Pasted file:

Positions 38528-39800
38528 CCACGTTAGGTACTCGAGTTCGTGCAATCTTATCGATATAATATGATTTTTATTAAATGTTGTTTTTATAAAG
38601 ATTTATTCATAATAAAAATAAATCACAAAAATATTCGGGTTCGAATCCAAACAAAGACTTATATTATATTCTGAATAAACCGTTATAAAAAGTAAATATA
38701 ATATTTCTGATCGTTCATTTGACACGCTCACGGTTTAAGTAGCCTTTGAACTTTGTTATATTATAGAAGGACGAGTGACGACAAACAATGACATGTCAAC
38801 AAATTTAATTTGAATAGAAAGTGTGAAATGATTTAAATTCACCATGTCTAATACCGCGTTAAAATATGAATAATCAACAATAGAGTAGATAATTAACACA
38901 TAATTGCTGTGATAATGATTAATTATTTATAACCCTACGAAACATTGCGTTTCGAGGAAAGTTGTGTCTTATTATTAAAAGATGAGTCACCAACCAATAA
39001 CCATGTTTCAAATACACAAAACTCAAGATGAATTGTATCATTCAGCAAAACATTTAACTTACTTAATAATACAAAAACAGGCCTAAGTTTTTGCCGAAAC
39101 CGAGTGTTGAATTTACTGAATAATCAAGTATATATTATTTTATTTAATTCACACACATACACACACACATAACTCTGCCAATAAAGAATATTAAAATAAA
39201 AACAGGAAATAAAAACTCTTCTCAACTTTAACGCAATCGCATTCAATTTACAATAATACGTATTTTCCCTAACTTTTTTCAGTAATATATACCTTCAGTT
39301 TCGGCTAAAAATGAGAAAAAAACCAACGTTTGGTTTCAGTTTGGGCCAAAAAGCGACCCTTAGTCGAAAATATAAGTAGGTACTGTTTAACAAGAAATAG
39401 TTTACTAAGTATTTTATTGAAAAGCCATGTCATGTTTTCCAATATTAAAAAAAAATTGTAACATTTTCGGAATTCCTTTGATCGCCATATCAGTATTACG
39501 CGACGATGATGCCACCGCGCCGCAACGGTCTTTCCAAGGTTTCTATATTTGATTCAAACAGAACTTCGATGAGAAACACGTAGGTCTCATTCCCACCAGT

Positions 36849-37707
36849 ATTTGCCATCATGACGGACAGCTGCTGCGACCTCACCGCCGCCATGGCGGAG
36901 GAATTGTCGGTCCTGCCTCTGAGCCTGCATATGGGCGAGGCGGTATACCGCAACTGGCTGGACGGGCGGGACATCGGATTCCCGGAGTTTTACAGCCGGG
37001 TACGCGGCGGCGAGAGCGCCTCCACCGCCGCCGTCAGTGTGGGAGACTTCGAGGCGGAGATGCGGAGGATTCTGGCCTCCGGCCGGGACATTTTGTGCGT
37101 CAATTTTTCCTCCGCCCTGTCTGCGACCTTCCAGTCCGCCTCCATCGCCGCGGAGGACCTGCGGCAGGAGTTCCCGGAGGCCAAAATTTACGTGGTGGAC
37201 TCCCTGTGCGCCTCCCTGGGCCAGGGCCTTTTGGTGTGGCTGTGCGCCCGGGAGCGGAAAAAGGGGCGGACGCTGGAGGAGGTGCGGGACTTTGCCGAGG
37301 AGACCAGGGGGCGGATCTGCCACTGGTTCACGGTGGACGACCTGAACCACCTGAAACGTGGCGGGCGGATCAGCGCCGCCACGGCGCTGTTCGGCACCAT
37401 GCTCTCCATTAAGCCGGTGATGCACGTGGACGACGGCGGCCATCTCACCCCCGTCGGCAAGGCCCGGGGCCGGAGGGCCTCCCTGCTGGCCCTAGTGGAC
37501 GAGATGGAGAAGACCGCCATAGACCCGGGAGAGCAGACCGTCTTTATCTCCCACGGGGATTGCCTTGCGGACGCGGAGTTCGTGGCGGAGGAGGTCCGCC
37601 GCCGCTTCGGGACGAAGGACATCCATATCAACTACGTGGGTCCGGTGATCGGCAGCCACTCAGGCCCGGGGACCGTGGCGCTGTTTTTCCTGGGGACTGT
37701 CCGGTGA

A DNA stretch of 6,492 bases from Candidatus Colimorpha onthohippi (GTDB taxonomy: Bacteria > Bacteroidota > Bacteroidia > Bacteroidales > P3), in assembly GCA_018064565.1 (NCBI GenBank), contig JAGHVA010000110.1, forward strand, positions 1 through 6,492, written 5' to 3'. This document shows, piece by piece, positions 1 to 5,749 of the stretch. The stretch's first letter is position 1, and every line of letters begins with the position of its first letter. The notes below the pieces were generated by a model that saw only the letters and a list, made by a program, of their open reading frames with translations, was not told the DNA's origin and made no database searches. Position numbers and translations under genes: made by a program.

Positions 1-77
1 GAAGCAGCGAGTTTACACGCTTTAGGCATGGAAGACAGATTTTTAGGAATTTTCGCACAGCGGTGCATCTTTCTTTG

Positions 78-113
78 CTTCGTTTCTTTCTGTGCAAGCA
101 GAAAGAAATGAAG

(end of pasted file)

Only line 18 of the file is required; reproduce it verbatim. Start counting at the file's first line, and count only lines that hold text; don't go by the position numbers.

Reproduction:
37201 TCCCTGTGCGCCTCCCTGGGCCAGGGCCTTTTGGTGTGGCTGTGCGCCCGGGAGCGGAAAAAGGGGCGGACGCTGGAGGAGGTGCGGGACTTTGCCGAGG